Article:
Although it isn’t yet built into Windows, Microsoft has finally released its own file undelete tool—it’s called Windows File Recovery, and it works with the newest builds of Windows (variously known as 20H1, 2004, and 19041). We were pretty excited to see this tool has become available—even though proper system administration means frequent backups, which render this tool unnecessary. In the real world, proper system administration and frequent backups are a lot less common than we might wish.
The lack of a proper file undeletion tool in Windows means that many of us have been hoarding one of a handful of old shareware or freemium third-party utilities capable of scanning disks and looking for remnants of deleted files. The “hoarding” part is unfortunately necessary because finding one of those utilities means sorting through stacks of scam apps targeting desperate users—and frequently, you can’t be certain whether you’ve found one of the good ones or one of the scams until after you’ve installed it (hopefully, inside a sandbox or isolated VM).
It’s great news that Microsoft is finally bringing that capability in-house—but the tool certainly could be easier to find. When we looked for Windows File Recovery by name on Bing, in a freshly installed Windows 10 2004 VM, we got buried under pages of ads for other things.
Moving onto the Microsoft Store, the experience was no better—when searching for its exact name, we couldn’t find the Windows File Recovery tool until we’d filtered our results first to Apps only, then to Tools & Utilities only.
Once we’d finally found the tool and verified that we met the system requirements, installation was a click away.
On today’s episode of “Ars Deletes a File”
Unlike most of the third-party “undelete” utilities
winfr supersedes, it’s a command-line utility only—users won’t get a graphical interface to help them wade through their drive. It’s also incredibly picky about where it recovers files to—you’ll need a separate storage volume, such as a USB thumb drive, to restore any files to. Attempting to just undelete a file in place earns you a stern rebuke from
winfr, and there doesn’t appear to be any way to override this behavior.
More importantly, we were unable to get
winfr to restore a just-deleted file from our VM’s C drive at all. In our first attempt, we created and deleted an empty text file, but
winfr couldn’t find it. Thinking that perhaps the tool “helpfully” ignored empty files, we tried again, and this time, we put a bit of actual data in our sacrificial text file. There was no change in the results.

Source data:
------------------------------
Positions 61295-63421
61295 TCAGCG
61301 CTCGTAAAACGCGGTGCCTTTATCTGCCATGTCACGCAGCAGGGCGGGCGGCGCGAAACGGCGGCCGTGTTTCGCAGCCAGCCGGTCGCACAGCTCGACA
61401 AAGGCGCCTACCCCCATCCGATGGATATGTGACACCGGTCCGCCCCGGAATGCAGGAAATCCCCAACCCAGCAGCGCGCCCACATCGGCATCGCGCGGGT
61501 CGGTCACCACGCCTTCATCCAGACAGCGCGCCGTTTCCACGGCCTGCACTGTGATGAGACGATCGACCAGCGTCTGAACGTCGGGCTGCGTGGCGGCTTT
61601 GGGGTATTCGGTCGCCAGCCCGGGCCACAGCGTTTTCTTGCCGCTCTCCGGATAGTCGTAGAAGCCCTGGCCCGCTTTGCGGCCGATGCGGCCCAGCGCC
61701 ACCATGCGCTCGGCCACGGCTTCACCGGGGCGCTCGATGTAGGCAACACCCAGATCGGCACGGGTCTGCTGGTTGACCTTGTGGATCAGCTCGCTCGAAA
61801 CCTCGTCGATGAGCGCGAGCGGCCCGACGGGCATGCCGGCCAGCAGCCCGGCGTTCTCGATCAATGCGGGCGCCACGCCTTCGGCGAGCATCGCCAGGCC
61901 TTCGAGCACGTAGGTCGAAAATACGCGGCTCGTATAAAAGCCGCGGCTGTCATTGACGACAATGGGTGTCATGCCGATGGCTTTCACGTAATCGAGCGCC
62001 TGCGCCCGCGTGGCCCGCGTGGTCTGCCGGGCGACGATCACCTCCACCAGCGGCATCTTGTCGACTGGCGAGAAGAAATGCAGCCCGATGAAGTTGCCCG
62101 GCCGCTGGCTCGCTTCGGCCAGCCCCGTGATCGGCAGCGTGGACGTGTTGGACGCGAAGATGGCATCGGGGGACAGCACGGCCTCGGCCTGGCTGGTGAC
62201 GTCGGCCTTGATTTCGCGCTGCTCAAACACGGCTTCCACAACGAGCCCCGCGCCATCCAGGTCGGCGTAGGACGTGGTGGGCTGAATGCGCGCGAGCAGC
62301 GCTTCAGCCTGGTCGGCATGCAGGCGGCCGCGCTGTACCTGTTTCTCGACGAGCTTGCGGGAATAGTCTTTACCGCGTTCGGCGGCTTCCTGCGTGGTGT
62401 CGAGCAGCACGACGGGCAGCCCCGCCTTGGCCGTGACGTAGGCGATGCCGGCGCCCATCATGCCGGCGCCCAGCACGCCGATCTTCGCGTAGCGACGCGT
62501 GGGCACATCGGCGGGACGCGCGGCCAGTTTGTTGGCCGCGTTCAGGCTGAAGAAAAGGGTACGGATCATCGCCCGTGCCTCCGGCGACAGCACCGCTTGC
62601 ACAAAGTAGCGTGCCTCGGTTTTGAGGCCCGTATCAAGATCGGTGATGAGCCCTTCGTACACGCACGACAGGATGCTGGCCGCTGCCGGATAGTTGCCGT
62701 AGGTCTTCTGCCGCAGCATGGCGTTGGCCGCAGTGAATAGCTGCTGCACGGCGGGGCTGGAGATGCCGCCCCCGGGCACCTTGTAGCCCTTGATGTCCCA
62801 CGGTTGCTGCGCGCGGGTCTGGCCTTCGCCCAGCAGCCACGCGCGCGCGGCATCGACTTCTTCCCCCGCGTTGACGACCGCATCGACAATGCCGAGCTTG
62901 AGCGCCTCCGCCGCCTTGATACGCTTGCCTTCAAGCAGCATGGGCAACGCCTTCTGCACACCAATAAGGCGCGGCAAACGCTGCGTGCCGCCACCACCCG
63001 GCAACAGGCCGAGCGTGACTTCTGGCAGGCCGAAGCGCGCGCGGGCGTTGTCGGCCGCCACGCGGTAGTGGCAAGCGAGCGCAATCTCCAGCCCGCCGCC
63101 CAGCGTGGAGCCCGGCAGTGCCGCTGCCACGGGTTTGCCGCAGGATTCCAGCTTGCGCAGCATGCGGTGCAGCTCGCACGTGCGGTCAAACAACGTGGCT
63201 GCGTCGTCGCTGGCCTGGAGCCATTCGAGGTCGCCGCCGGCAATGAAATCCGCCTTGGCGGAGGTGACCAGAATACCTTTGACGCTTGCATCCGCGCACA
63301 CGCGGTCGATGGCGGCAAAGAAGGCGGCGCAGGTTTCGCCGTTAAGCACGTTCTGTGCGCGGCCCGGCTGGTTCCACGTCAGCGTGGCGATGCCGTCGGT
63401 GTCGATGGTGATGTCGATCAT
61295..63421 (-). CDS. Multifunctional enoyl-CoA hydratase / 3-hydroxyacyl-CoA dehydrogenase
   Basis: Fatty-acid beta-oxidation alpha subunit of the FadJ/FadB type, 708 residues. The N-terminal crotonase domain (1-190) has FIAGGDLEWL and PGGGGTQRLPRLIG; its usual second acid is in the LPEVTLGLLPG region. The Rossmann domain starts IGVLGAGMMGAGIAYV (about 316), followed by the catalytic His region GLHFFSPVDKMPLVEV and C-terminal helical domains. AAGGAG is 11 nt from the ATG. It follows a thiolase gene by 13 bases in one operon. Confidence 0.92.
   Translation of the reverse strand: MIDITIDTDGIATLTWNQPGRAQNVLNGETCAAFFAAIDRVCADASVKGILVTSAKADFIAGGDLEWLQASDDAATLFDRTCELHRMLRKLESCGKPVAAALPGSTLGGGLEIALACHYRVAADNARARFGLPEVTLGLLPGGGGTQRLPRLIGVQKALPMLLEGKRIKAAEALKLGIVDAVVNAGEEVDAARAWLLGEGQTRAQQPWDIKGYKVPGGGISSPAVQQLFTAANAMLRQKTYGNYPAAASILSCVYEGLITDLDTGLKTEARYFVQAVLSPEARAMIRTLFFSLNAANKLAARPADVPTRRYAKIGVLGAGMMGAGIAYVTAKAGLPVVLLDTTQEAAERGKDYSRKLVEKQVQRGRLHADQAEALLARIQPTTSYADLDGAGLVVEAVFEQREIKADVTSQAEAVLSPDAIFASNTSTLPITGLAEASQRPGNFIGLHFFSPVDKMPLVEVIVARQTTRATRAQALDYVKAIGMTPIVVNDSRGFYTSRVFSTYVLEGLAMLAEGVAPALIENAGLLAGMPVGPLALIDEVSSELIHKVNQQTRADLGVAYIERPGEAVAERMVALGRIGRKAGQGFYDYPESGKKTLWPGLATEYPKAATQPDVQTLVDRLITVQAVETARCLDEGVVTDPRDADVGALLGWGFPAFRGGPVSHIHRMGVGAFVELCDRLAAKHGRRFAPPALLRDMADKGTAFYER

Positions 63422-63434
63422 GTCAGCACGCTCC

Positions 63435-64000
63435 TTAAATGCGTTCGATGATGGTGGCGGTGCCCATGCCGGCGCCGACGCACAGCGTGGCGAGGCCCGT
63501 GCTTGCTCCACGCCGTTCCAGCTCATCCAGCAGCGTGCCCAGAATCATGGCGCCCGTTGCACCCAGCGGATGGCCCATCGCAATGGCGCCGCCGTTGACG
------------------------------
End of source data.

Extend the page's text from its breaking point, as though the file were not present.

To make certain we weren’t missing something, we tried again—this time with a large NASA image saved to the Pictures directory. First we deleted the file using
del *.jpg at a
CMD prompt, and then we tried to recover it to a USB drive with
winfr C: F: -n UsersJimPictures. Still no luck. We thought perhaps the filter was a problem, so we removed it, this time asking for all recently deleted files from the C drive, using a simpler
winfr C F:—still with no luck.
Now we wondered if there was something magic about the
DEL command that made Windows think it should shred those files rather than simply unlinking them—so after downloading our test image again, this time we tried deleting it from the GUI using
shift-delete in File Explorer—still with no change in the results.
SSDs, TRIM, and your deleted files
After some more frustrated digging, it dawned on us that our VM’s C drive was stored on a ZFS pool which was itself living on a set of SSDs—and that perhaps the TRIM functionality of those disks was shredding our data faster than we could recover it. In order to test this hypothesis, we created a new backing file on a second, rust-based pool, fed it to our VM as a separate X drive, and tried again.
After deleting our third sacrificial JPG from the new X drive using
DEL on the command line, we tried
winfr again—and this time, it worked perfectly; our freshly deleted JPG showed up in all its glory on the “USB” drive mounted as F, just as we’d requested.
There are a couple of important lessons to be learned here. The more obvious one is that most people likely can’t benefit from
winfr (or other undelete applications) at all—the vast majority of modern systems store C on an SSD with TRIM functionality available.
The less obvious takeaway is that
winfr may have problems with some Shingled Magnetic Recording drives as well. Both SSDs and SMR disks use zoned access, with smart firmware and a virtual drive map rather than literal direct addressing. This in turn requires use of the TRIM command, which notifies drive firmware when a block has been deleted—which in turn allows the drive to treat that block as unused space rather than as precious data which must be preserved.
We repeated our test on yet another virtual drive, this time backed by an SMR disk—the Western Digital Red 4TB EFAX. On the plus side,
winfr successfully retrieved the file from the SMR Red—but on the minus side, it required nearly 20 seconds to do so, while the non-SMR disks had managed it in only two seconds. This may be another application that’s not well-suited to SMR disks, which are increasingly found in desktop channels targeted to budget-minded consumers.